The memory 255 includes, for example, a read-only memory (“ROM”), a random access memory (“RAM”), an electrically erasable programmable read-only memory (“EEPROM”), a flash memory, a hard disk, an SD card, or another suitable magnetic, optical, physical, or electronic memory device. The processing unit 250 is connected to the memory 255 and executes software that is capable of being stored in the RAM (e.g., during execution), the ROM (e.g., on a generally permanent basis), or another non-transitory computer readable medium such as another memory or a disc. Additionally or alternatively, the memory 255 is included in the processing unit 250. It should be understood that in other constructions, the controller 200 can include a server that executes various modules or applications, and other devices connect to the server (e.g., over at least one network) to provide input to and access outputs from the server. Software included in the implementation of the training simulator is stored in the memory 255 of the controller 200. The software includes, for example, firmware, one or more training applications, program data, one or more program modules, and other executable instructions. The controller 200 is configured to retrieve from memory and execute, among other things, instructions related to the training simulator to generate a simulated training environment that includes an underground mining machine, as described herein. In other constructions, the controller 200 includes additional, fewer, or different components. The power supply module 215 supplies a nominal AC or DC voltage to the training simulator and the components and modules within the training simulator.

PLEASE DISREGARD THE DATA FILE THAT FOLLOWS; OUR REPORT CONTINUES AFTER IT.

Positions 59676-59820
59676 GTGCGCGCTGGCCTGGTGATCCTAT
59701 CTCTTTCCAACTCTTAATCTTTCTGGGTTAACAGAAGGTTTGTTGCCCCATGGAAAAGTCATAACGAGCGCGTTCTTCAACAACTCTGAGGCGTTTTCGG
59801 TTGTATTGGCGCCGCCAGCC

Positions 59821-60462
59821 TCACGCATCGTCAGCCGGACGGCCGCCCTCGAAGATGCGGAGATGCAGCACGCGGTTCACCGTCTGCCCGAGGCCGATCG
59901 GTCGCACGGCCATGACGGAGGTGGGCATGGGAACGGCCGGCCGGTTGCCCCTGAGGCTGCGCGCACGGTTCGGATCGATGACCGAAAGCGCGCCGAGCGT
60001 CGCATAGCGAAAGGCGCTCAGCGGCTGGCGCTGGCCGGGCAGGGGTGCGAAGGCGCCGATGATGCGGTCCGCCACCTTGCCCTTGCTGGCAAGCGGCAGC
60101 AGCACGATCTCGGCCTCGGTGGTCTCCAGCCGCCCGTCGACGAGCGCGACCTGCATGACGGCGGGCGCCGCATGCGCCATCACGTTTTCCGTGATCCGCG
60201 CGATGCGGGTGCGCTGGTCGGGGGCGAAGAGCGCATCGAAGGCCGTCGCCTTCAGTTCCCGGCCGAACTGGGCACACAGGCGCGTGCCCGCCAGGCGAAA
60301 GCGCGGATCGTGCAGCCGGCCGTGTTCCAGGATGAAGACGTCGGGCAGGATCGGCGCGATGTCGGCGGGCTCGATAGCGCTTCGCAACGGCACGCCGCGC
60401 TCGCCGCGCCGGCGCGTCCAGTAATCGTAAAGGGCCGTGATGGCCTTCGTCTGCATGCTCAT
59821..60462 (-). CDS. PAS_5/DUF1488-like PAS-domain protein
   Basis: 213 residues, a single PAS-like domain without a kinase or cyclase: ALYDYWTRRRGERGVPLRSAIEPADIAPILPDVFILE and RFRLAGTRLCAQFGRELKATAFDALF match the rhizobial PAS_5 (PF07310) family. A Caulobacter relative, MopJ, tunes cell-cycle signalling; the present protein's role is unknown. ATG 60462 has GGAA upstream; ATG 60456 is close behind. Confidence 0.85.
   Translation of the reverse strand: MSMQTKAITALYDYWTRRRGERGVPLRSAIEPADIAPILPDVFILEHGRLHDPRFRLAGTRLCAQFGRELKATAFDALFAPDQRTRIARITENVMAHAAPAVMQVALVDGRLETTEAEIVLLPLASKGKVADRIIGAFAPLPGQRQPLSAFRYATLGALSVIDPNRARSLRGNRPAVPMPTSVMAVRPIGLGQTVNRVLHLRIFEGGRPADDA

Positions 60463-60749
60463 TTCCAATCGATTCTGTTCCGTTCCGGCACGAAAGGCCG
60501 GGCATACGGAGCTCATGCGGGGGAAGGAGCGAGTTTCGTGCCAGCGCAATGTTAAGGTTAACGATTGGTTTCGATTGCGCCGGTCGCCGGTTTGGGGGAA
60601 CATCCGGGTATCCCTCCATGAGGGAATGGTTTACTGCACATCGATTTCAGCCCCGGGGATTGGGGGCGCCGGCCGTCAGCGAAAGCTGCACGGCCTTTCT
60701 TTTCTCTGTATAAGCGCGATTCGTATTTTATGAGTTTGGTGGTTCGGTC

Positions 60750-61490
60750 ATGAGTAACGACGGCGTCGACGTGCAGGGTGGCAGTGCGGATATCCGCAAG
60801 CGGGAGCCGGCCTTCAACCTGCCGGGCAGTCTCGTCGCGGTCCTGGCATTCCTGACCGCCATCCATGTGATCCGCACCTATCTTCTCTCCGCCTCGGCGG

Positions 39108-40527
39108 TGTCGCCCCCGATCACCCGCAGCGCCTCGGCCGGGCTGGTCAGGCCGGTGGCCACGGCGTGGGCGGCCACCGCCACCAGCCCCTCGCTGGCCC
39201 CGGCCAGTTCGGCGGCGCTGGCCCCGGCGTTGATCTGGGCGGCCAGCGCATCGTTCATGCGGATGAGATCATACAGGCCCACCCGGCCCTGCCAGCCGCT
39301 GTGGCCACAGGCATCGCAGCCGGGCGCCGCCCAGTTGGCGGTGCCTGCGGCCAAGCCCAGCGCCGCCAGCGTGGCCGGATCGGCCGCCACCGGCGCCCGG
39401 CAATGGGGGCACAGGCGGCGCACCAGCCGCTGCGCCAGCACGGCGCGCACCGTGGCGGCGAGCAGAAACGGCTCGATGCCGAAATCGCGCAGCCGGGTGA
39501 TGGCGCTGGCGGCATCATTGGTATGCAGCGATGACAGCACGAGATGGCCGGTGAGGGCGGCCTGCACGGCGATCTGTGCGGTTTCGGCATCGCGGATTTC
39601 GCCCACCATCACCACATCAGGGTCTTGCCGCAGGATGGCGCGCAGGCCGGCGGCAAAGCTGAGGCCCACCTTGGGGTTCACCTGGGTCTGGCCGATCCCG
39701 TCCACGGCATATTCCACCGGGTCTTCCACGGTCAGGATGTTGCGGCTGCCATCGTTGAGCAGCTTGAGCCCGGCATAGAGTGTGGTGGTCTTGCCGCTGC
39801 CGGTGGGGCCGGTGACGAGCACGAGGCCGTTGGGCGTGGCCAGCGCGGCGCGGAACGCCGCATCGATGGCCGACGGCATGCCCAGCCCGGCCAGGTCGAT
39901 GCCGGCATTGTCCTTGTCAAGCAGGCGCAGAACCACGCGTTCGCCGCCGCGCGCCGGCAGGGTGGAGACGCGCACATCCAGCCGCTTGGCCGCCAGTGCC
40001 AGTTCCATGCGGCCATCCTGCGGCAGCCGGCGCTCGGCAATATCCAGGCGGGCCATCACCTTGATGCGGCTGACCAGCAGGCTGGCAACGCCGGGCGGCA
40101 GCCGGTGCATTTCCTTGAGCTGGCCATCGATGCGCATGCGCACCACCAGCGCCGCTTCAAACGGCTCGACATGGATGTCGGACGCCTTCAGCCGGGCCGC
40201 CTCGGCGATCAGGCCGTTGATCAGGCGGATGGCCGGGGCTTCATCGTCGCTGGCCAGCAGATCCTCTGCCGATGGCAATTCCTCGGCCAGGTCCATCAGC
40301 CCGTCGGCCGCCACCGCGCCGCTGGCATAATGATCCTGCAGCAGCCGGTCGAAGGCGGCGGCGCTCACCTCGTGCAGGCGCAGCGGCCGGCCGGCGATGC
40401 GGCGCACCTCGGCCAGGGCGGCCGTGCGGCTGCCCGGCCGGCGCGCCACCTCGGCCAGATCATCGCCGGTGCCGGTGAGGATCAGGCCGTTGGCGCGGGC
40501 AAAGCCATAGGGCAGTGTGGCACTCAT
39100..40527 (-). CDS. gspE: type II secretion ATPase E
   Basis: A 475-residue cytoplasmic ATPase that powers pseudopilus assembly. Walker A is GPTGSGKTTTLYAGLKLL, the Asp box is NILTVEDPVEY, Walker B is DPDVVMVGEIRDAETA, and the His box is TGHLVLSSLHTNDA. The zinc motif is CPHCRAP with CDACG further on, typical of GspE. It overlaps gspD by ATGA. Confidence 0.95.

The user interface module 210 is used to interact or interface with the training simulator. For example, the user interface module 210 is operably coupled to the controller 200 to control the operation of the training simulator. The user interface module 210 can include a combination of digital and analog input or output devices required to achieve a desired level of control and monitoring for the training simulator. The user interface 210 can include a device controlled by an operator to issue operating commands for the simulated mining machine and/or select operating parameters for the simulated working environment (e.g., camera view, machine type, mine type, weather, time of day, etc.). For example, the user interface module 210 can include a display and input devices such as a touch-screen display, one or more knobs, dials, switches, buttons, a pedal, etc. In some embodiments, the user interface 210 includes similar control devices as included in an actual mining machine. The user interface 210 can also include a device that provides audible or tactile feedback to the operator. For example, the user interface can include one or more speakers that provide audible warnings or realistic worksite sounds to the operator. The user interface can also include a vibration device that provides tactile feedback to the operator (e.g., indicating a collision or impact). In some embodiments, the user interface 210 includes a movable chair that moves (e.g., using hydraulic mechanisms) to provide the operator with a realistic training experience. The display device 220 is, for example, a liquid crystal display (“LCD”) device, a light-emitting diode (“LED”) display device, an organic LED (“OLED”) display device, an electroluminescent display (“ELD”) device, a surface-conduction electron-emitter display (“SED”) device, a field emission display (“FED”) device, a thin-film transistor (“TFT”) LCD device, etc. In other constructions, the display device is a Super active-matrix OLED (“AMOLED”) display device. The user interface can additionally or alternatively include a projector that projects the generated training environment on at least one surface. The display device 220 displays the generated simulated training environment to the operator. The user interface module 210 can also be configured to display conditions or data associated with the training simulator in real-time or substantially real-time. In some implementations, the user interface module 210 is controlled in conjunction with the one or more indicators 205 (e.g., LEDs) to provide visual indications of the status or conditions of the training simulator. For descriptive purposes, the terms “monitor” and “display device” relate to a piece of equipment that displays viewable images or videos based on signals generated by a source of video signals, such as the computer 105 or the controller 200. The terms “interface” and “display” refer to the entire image displayed on a monitor or display device at any one time. An “interface” or “display” may include multiple “panels.” The term “panel” refers to a distinct section of an interface or window.